Shin Megami Tensei IV Review

Chaz Neeler

Reviewed by:
On July 16, 2013
Last modified:August 5, 2013


Shin Megami Tensei IV is officially the best RPG on the 3DS, and stands up as one of the best to come out during this console generation. It's an amazing testament to how far mobile gaming has come, and is something that any fan of the JRPG genre needs to play immediately.

Shin Megami Tensei IV

Shin Megami Tensei IV 8

It’s been damn near a decade since the planet was last graced with a proper Shin Megami Tensei title. Granted, I admit to never having picked up any of the previous titles, something that I wore as a badge of shame around some of my friends and coworkers. They would tell me things like, “Chaz, you love RPGs, how is it possible you’ve never played one of the best ones ever created?” and, “How did you get back in my apartment? I changed the locks!”, but I never quite took them seriously. Now that I’ve finally sat down with Shin Megami Tensei IV, I have to admit that I was wrong in my reservations to play this series. This is one of the best RPGs that I’ve played in years.

Shin Megami Tensei IV starts you off in the fictional kingdom of Mikado during the year’s most important ceremony. Everyone who turns eighteen years old must make the long trek up to Mikado Castle to see if they’ll have the honor to serve the kingdom as a Samurai. While there haven’t been any new recruits in quite a while it seems, you and three others from the realm’s upper and lower classes are selected to carry the Samurai traditions and secrets. Luckily, those traditions aren’t based in farming or in quilting. No, in Mikado, Samurai fight demons.

You’re immediately thrust into a world of demon slaying and recruiting, and with perfect timing too as it seems that shit hits the fan no more than a few days into your training. You’ll quickly be tasked with tracking down and capturing an elusive figure known as the Black Samurai, and will have to follow him to the very edges of the kingdom. It’s difficult to really speak about the plot in Shin Megami Tensei IV without spoiling anything, so I’m going to err on the side of caution and not get into details. I will, however, say that it does fall in line with grand JRPG plots that have come before it, and that’s a great thing.

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The presentation of Shin Megami Tensei IV is top notch. The main characters all have very extensive voice acting, and while the cut scenes aren’t rendered in full motion, they look absolutely stellar. I was honestly flabbergasted to see how much they could pour into a portable game. The entire game is rendered in a really excellent type of 3D, giving the field a fantastic sense of depth. I did ultimately turn that off simply because I can never find that sweet spot when I’m holding it, but I highly suggest turning it on at first to see how this effect is supposed to be used properly.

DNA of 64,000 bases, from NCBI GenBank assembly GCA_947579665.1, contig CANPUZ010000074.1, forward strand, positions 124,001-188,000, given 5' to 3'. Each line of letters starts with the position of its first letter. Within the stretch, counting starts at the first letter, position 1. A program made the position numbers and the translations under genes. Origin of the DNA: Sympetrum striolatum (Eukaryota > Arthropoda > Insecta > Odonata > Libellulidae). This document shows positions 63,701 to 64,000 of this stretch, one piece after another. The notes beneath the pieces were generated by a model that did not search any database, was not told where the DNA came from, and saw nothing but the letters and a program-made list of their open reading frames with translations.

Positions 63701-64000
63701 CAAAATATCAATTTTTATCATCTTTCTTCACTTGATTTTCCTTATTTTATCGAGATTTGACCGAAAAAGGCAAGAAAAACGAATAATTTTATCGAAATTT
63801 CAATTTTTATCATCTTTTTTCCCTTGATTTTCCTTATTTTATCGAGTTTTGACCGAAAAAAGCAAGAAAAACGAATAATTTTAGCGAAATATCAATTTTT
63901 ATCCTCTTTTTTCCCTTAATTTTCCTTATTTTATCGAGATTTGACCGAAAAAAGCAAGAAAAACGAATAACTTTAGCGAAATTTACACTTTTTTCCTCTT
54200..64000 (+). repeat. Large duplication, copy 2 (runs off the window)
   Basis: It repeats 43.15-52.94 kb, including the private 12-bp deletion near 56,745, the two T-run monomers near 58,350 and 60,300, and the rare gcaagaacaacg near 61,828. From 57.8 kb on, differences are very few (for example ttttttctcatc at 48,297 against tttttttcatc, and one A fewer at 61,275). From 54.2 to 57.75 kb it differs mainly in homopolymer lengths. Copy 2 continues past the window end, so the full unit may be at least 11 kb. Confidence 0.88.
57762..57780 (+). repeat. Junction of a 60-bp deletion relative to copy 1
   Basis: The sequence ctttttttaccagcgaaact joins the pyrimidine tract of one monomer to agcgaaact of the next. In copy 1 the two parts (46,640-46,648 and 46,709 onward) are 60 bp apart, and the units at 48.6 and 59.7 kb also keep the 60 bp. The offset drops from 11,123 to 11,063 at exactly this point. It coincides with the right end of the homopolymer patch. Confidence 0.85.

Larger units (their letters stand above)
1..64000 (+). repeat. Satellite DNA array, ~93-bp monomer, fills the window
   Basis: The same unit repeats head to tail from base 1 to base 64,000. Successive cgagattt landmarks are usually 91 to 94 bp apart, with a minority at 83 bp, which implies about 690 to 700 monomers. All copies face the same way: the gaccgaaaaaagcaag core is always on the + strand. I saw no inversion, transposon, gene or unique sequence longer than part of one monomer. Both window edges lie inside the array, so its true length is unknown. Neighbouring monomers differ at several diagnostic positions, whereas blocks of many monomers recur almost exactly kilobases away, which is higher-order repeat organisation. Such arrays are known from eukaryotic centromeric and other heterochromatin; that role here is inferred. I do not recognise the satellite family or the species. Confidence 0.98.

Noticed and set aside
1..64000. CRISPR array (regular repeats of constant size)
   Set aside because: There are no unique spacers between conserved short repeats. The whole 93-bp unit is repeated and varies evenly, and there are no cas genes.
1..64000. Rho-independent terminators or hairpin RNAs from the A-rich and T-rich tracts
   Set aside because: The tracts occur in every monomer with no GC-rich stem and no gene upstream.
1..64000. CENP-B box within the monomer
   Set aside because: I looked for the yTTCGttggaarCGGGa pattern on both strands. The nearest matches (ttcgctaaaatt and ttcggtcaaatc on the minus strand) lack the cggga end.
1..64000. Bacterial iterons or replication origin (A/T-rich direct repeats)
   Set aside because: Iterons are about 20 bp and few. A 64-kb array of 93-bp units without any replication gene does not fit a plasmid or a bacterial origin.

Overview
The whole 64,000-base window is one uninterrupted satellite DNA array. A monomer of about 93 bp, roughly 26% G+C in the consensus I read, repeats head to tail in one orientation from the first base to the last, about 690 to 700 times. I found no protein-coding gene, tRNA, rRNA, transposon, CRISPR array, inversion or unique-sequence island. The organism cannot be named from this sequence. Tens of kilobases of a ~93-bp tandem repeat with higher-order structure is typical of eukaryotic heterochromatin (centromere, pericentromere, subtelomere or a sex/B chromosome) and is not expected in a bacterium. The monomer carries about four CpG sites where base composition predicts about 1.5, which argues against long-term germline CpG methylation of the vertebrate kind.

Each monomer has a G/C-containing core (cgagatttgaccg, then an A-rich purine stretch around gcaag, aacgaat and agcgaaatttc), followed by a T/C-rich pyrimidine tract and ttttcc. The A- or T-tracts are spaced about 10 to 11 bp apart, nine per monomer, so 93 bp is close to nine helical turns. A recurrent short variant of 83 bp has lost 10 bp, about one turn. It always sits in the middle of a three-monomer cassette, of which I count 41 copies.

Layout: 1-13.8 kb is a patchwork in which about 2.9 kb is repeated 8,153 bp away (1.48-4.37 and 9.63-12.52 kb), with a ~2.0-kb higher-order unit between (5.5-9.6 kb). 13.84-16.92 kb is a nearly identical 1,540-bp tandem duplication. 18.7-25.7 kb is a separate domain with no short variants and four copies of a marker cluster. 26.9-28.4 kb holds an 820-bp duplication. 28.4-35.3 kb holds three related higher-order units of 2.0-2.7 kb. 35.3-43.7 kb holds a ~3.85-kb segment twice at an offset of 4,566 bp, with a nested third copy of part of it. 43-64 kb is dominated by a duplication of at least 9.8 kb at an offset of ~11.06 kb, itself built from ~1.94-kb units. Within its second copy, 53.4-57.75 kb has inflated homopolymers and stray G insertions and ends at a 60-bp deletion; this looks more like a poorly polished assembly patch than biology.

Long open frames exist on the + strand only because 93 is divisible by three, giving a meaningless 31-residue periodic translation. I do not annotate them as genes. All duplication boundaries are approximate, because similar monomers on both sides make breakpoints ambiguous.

To those of you who are like me and have never experienced a game in this series, Shin Megami Tensei IV plays out as a cross between your standard JRPGs and Pokémon, except, you know, with demons. You’ll quickly earn the ability to recruit demons during battle through conversation and good old fashioned bribery. Once you’ve recruited them over to your side, they’ll fight alongside you as members of your party, levelling up and learning skills along the way.

As you progress, you’ll need to keep recruiting more powerful demons or make your own via the “fusion” system. With fusion, you’ll combine two of your current demons in order to create a brand new one who may very well be more powerful than your current roster. The new demon can be customized by choosing its skill-set from the two parent demons, giving you an incentive to level up your demons before throwing them in the grinder.

Shin Megami Tensei IV 1

The game will recommend a few fusions for you based on demons you haven’t made yet, and it does offer a robust search engine to help you find exactly you’re looking for. Need a dragon with force affinity that won’t require you to sacrifice your favorite demon in your party? You can narrow down those options to see if anything fits.

In addition to the standard two demon fusions, there are certain demons that can only be recruited through special fusions. These demons include the more powerful “boss” types that you’ve beaten along the way, which have very specific requirements for their fusion. Instead of needing a beast type demon, you may need one specific type, giving you further incentive to recruit and fuse your lower demons as often as possible.

The amount of customization that comes with this is outstanding and really becomes a meta game of its own. My approach was to fuse early and often, giving me access to demons that I wouldn’t encounter until I reached the next area and a nice little advantage in certain fights. I can’t really say enough about how much fun I had with this mechanic alone. I spent hours thinking about which demons would best compliment my party, and if it was worth it to sacrifice my more powerful battle-buddies that I had come to rely on in hopes of unlocking something even better down the road.